Abstract

Atmospheric particulate matter was examined to estimate the significance of free carbon as an absorber of near-ultraviolet, visible, and near-infrared radiation. Bulk and size-fractionated samples have been disassembled into acetone-soluble, water-soluble, and insoluble fractions. The absorption coefficients for these fractions, and for the insoluble material after removal of the free carbon by burning, have been measured. The results show that in the visible and near infrared, free carbon, although not a major component by mass, is by far the dominant absorbing material. These measurements in relation to other research suggest that geographic variations in and anthropogenic contributions to the free-carbon content cause much of the variation in the absorption coefficient of atmospheric particulate samples.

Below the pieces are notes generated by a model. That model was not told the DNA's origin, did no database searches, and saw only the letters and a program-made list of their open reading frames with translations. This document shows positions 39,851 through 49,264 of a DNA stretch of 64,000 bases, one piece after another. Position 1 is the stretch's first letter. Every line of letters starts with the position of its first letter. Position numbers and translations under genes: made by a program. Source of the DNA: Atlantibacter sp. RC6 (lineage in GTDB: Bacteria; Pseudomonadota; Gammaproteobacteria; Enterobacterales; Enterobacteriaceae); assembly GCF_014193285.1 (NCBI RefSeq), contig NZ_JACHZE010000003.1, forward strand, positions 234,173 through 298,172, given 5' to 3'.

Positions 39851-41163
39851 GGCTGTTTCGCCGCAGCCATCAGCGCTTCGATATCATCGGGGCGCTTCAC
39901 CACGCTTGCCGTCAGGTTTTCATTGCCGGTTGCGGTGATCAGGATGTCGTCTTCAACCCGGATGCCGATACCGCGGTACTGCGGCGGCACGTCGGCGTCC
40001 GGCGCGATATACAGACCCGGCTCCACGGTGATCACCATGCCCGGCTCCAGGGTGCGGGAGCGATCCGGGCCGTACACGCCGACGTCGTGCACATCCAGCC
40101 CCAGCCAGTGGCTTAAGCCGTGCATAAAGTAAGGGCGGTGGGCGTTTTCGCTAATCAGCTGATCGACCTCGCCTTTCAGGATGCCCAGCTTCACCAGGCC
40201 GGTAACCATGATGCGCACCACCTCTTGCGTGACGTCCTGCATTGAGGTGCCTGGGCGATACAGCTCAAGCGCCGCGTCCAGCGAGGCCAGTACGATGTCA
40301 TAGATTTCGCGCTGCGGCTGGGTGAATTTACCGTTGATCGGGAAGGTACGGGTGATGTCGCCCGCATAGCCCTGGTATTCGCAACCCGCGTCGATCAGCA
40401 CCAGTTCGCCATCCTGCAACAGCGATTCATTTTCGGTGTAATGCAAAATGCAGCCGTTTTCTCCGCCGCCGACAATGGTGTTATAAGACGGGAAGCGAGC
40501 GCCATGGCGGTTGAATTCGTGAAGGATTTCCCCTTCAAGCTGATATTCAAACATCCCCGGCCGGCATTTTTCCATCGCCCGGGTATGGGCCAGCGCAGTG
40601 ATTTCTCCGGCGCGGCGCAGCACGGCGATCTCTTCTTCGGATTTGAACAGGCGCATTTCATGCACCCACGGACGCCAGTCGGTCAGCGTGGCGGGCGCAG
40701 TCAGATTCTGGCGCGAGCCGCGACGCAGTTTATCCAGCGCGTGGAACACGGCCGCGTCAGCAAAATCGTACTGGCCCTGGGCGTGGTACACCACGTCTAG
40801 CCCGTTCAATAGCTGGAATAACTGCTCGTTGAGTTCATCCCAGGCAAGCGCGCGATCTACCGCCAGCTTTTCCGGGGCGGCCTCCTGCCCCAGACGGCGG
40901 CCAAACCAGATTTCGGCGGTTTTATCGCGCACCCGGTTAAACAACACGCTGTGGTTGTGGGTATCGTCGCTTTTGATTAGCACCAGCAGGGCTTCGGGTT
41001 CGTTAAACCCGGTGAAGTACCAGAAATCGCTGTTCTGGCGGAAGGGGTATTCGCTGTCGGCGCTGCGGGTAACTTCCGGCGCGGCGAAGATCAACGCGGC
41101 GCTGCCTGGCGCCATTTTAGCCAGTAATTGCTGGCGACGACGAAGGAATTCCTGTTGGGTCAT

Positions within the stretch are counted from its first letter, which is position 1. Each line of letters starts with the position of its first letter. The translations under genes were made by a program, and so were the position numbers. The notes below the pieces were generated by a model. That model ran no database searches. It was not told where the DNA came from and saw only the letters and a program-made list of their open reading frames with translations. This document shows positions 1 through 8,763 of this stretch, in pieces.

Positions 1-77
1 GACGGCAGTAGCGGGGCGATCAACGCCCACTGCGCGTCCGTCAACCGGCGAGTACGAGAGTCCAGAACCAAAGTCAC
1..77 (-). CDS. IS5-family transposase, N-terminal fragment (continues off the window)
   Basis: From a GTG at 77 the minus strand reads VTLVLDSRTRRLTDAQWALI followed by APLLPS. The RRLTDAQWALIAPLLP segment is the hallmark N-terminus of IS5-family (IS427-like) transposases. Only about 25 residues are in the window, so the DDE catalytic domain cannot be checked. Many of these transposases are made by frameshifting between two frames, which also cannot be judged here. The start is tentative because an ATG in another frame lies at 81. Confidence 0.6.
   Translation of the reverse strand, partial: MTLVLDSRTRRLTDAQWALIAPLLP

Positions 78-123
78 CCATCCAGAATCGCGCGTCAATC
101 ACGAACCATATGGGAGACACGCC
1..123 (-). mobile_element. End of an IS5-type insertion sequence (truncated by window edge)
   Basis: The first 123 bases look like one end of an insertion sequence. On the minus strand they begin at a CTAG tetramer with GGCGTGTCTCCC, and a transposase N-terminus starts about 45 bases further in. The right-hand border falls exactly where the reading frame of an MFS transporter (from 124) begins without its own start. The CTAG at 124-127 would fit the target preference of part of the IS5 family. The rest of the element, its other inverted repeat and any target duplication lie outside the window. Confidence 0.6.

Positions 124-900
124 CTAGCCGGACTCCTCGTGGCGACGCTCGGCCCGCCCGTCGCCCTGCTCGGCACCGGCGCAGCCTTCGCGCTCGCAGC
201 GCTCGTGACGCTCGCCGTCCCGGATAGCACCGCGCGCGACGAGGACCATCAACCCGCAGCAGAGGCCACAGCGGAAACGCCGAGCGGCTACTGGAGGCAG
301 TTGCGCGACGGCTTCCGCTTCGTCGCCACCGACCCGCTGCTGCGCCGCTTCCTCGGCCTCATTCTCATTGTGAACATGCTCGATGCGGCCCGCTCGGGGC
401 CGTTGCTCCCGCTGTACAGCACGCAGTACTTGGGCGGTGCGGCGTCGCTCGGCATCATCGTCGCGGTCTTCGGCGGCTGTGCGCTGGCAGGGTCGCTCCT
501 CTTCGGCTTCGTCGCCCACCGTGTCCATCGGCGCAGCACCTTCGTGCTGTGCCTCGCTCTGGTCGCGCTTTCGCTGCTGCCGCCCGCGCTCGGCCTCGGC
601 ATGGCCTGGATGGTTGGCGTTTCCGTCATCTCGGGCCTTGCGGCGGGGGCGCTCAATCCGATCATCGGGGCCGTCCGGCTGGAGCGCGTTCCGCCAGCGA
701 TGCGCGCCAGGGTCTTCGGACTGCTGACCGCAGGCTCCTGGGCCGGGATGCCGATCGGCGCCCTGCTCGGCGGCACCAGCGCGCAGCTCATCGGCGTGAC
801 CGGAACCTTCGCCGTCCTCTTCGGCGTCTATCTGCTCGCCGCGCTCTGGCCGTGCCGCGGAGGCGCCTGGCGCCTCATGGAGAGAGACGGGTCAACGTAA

© 1993 Optical Society of America

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